This is Part 2 of a two-part series; you can read the first part here.
When we last left off, we were hovering over the fact that we all knew, back in 2009, that there would be no bullet train in California. How did we know? Because we knew two things, or really two clusters of things about the political-economic situation.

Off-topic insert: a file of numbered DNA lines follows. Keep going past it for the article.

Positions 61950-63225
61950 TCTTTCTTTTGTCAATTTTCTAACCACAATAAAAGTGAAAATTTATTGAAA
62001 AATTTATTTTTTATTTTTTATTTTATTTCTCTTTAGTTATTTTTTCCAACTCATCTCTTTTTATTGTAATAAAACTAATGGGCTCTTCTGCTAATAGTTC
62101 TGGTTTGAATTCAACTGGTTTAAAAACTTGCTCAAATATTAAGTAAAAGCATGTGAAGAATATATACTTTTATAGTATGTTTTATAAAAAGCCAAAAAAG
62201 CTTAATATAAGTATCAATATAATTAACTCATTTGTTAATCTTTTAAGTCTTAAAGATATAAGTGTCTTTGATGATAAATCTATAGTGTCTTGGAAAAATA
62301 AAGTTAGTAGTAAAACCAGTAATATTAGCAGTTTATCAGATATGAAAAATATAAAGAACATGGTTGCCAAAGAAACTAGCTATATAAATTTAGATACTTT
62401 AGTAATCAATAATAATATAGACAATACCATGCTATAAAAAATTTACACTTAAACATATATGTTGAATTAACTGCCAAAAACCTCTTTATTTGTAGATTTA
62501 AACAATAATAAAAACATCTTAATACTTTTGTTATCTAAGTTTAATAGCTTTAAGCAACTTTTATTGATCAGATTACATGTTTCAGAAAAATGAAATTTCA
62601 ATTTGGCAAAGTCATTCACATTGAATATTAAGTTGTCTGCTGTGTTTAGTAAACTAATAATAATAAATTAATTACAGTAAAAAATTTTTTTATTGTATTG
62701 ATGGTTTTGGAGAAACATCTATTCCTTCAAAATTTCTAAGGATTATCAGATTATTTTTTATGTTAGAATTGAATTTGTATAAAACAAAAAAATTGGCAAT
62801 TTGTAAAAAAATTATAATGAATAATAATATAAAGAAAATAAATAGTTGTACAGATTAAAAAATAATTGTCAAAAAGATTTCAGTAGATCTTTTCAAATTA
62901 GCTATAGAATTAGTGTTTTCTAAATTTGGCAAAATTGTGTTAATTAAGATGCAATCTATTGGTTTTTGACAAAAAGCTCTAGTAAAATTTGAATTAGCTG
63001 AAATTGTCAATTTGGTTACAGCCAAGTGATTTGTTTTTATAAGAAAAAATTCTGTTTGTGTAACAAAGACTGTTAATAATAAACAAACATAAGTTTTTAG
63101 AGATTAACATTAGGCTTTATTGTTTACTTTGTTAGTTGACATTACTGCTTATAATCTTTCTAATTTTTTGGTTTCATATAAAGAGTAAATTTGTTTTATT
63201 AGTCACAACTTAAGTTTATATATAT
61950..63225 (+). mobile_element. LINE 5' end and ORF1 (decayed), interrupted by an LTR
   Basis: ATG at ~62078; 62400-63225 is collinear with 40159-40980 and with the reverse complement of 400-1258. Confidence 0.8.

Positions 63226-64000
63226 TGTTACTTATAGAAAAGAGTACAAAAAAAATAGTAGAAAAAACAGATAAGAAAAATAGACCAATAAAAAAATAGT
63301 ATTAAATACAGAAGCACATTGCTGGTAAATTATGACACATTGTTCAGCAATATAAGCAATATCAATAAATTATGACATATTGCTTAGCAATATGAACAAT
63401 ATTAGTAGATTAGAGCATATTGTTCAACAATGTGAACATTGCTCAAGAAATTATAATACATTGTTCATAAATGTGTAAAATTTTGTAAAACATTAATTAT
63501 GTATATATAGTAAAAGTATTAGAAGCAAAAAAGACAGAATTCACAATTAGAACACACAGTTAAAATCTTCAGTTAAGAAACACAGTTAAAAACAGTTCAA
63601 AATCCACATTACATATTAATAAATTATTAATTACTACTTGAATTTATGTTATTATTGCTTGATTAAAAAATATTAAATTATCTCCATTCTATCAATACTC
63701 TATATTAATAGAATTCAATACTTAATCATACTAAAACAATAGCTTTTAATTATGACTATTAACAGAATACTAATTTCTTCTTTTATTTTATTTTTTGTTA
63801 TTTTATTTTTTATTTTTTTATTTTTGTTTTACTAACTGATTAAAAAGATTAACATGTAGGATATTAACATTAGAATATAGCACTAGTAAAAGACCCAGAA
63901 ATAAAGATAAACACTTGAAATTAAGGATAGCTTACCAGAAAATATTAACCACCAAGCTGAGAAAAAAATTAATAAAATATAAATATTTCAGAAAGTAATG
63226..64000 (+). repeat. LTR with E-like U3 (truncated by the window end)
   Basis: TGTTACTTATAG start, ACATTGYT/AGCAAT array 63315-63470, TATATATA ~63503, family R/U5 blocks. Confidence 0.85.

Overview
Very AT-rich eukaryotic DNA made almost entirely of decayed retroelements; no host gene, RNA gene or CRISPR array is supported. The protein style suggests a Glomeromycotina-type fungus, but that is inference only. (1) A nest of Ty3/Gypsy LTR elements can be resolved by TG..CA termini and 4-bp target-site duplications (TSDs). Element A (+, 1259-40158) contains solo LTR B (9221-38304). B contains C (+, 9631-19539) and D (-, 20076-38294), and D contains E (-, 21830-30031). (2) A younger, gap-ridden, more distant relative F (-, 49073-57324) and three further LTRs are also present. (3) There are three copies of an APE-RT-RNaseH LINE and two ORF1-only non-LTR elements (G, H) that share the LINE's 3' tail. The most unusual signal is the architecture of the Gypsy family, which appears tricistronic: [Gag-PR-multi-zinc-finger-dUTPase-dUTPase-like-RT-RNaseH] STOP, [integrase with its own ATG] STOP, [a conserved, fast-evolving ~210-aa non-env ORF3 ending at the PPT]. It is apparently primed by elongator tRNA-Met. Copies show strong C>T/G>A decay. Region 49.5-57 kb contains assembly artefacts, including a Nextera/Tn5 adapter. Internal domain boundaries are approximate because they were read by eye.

The first is that the global downturn of 2008 was not a financial crisis, except in the sense that if your car is out of gas you could say that you were having a mobility crisis. “Financial crisis” is an appearance, not an explanation. In this case the financial system had seized up because of (and you will forgive the series of simplifications that follow) a solvency crisis in the real economy. The financial sector had been inflated in the first place to cover over an ongoing failure of manufacturing and industry, a collapse of profitability that begins at a global level maybe in 1973, maybe a bit earlier. On the one hand, productivity increases required by competition were displacing workers. On the other, the rise of high-productivity international competition, especially from Germany and Japan, meant that the market for many commercial goods was saturated and nobody could make much of a profit but neither could they get out of the market.